pockets. Damn Crum! He conceived the wild idea of running back and finding his father, taking him by the arm and walking about with him in front of Crum; but gave it up at once and pursued his way down Piccadilly. A young woman planted herself before him. 'Not so angry, darling!' He shied, dodged her, and suddenly became quite cool. If Crum ever said a word, he would jolly well punch his head, and there would be an end of it. He walked a hundred yards or more, contented with that thought, then lost its comfort utterly. It wasn't simple like that! He remembered how, at school, when some parent came down who did not pass the standard, it just clung to the fellow afterwards. It was one of those things nothing could remove. Why had his mother married his father, if he was a 'bounder'? It was bitterly unfair--jolly low-down on a fellow to give him a 'bounder' for a father. The worst of it was that now Crum had spoken the word, he realised that he had long known subconsciously that his father was not 'the clean potato.'* It was the beastliest thing that had ever happened to him--beastliest thing that had ever happened to any fellow! And, down-hearted as he had never yet been, he came to Green Street, and let himself in with a smuggled latchkey. In the dining-room his plover's eggs were set invitingly, with some cut bread and butter, and a little whisky at the bottom of a decanter--just enough, as Winifred had thought, for him to feel himself a man. It made him sick to look at them, and he went upstairs.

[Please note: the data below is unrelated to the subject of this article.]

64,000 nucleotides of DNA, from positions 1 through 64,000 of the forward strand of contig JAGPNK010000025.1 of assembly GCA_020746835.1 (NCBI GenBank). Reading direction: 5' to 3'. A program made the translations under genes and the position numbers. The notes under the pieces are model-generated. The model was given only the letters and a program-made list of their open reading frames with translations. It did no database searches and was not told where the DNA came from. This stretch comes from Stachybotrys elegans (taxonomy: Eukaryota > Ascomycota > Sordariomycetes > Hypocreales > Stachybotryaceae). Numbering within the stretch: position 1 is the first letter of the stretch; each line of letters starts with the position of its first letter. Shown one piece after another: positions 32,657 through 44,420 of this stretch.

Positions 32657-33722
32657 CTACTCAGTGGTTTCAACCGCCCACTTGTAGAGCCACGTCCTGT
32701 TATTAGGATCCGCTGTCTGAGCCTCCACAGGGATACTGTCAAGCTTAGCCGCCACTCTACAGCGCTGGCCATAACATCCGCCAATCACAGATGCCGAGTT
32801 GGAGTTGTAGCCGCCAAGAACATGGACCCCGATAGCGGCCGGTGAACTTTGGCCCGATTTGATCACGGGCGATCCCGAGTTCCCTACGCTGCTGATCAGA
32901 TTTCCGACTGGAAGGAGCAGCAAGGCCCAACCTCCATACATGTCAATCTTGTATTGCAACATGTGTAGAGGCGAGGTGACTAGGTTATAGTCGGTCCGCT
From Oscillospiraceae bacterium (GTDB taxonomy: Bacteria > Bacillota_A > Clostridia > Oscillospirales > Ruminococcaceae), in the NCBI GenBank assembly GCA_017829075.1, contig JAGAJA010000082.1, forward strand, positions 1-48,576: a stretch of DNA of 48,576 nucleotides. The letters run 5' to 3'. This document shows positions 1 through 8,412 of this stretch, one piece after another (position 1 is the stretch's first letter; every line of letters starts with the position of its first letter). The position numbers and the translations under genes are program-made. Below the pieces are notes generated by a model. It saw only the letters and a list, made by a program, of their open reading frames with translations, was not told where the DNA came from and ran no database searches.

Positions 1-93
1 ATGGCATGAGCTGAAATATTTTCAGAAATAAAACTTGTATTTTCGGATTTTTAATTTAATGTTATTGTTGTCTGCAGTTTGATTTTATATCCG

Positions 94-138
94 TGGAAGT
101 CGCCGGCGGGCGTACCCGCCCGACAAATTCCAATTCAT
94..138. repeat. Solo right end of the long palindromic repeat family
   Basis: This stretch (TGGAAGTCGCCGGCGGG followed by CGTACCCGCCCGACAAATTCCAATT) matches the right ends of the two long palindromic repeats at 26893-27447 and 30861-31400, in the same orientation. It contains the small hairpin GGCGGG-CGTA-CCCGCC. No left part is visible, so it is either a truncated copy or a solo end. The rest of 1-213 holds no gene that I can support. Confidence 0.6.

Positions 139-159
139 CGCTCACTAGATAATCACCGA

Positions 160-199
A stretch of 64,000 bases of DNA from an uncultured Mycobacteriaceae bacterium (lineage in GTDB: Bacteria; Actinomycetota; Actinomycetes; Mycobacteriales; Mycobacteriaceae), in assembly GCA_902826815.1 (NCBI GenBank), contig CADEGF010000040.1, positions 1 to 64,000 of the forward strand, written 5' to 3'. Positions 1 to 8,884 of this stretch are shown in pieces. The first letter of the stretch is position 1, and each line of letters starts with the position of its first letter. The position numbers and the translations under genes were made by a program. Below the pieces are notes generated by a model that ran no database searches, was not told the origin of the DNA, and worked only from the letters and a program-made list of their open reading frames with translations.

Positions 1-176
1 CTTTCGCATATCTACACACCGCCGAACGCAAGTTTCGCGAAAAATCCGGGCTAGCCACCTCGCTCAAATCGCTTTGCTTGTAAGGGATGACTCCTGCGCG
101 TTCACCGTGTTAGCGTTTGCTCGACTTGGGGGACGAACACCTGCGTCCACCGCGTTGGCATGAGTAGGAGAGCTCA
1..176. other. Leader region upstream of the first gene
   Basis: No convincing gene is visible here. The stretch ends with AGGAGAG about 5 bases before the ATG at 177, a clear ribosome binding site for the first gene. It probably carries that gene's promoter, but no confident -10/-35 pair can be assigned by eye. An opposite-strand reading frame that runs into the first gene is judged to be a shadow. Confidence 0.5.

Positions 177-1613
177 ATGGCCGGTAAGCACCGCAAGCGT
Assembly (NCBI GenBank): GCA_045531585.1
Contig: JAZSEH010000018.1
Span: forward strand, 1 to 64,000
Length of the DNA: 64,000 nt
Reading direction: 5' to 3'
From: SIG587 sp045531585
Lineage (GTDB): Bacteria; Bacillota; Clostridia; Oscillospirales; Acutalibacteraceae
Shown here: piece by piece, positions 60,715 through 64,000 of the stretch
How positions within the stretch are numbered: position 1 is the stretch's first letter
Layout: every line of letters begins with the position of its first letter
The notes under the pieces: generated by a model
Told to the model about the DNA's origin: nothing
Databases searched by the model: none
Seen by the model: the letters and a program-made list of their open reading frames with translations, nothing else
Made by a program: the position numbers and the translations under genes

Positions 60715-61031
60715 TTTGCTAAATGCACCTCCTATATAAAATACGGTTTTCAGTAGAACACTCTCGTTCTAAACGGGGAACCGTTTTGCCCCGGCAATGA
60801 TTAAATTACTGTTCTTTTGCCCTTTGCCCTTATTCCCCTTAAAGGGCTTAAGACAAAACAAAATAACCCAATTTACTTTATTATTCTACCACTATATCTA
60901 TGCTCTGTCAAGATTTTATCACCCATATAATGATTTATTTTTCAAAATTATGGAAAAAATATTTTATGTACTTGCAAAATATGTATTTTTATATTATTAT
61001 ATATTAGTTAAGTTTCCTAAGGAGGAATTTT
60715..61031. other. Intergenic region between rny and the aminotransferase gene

Winifred heard him pass, and thought: 'The dear boy's in. Thank goodness! If he takes after his father I don't know what I shall do! But he won't--he's like me. Dear Val!'
SOAMES PREPARES TO TAKE STEPS
WHEN Soames entered his sister's little Louis Quinze* drawing- room, with its small balcony, always flowered with hanging gernaiums in the summer, and now with pots of Lilium Auratum, he was struck by the immutability of human affairs. It looked just the same as on his first visit to the newly married Darties twenty-one years ago. He had chosen the furniture himself, and